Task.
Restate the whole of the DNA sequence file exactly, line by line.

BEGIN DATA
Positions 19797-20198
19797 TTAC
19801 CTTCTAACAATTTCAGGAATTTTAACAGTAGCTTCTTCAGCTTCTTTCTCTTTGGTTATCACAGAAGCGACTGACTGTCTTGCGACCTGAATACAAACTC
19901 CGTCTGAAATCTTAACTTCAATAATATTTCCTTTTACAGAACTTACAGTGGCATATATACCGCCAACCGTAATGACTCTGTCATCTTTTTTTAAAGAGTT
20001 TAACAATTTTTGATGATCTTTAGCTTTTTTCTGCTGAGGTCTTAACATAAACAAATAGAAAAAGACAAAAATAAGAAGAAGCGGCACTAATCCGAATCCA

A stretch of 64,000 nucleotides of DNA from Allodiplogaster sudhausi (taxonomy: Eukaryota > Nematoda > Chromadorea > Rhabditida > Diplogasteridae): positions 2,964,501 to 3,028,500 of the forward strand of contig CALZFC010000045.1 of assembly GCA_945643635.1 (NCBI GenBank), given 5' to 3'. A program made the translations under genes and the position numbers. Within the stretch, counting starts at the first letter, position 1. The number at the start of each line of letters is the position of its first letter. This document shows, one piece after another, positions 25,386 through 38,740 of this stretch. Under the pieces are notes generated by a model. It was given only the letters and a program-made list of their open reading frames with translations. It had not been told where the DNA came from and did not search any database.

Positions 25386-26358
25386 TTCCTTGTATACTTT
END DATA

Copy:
Positions 19797-20198
19797 TTAC
19801 CTTCTAACAATTTCAGGAATTTTAACAGTAGCTTCTTCAGCTTCTTTCTCTTTGGTTATCACAGAAGCGACTGACTGTCTTGCGACCTGAATACAAACTC
19901 CGTCTGAAATCTTAACTTCAATAATATTTCCTTTTACAGAACTTACAGTGGCATATATACCGCCAACCGTAATGACTCTGTCATCTTTTTTTAAAGAGTT
20001 TAACAATTTTTGATGATCTTTAGCTTTTTTCTGCTGAGGTCTTAACATAAACAAATAGAAAAAGACAAAAATAAGAAGAAGCGGCACTAATCCGAATCCA

A stretch of 64,000 nucleotides of DNA from Allodiplogaster sudhausi (taxonomy: Eukaryota > Nematoda > Chromadorea > Rhabditida > Diplogasteridae): positions 2,964,501 to 3,028,500 of the forward strand of contig CALZFC010000045.1 of assembly GCA_945643635.1 (NCBI GenBank), given 5' to 3'. A program made the translations under genes and the position numbers. Within the stretch, counting starts at the first letter, position 1. The number at the start of each line of letters is the position of its first letter. This document shows, one piece after another, positions 25,386 through 38,740 of this stretch. Under the pieces are notes generated by a model. It was given only the letters and a program-made list of their open reading frames with translations. It had not been told where the DNA came from and did not search any database.

Positions 25386-26358
25386 TTCCTTGTATACTTT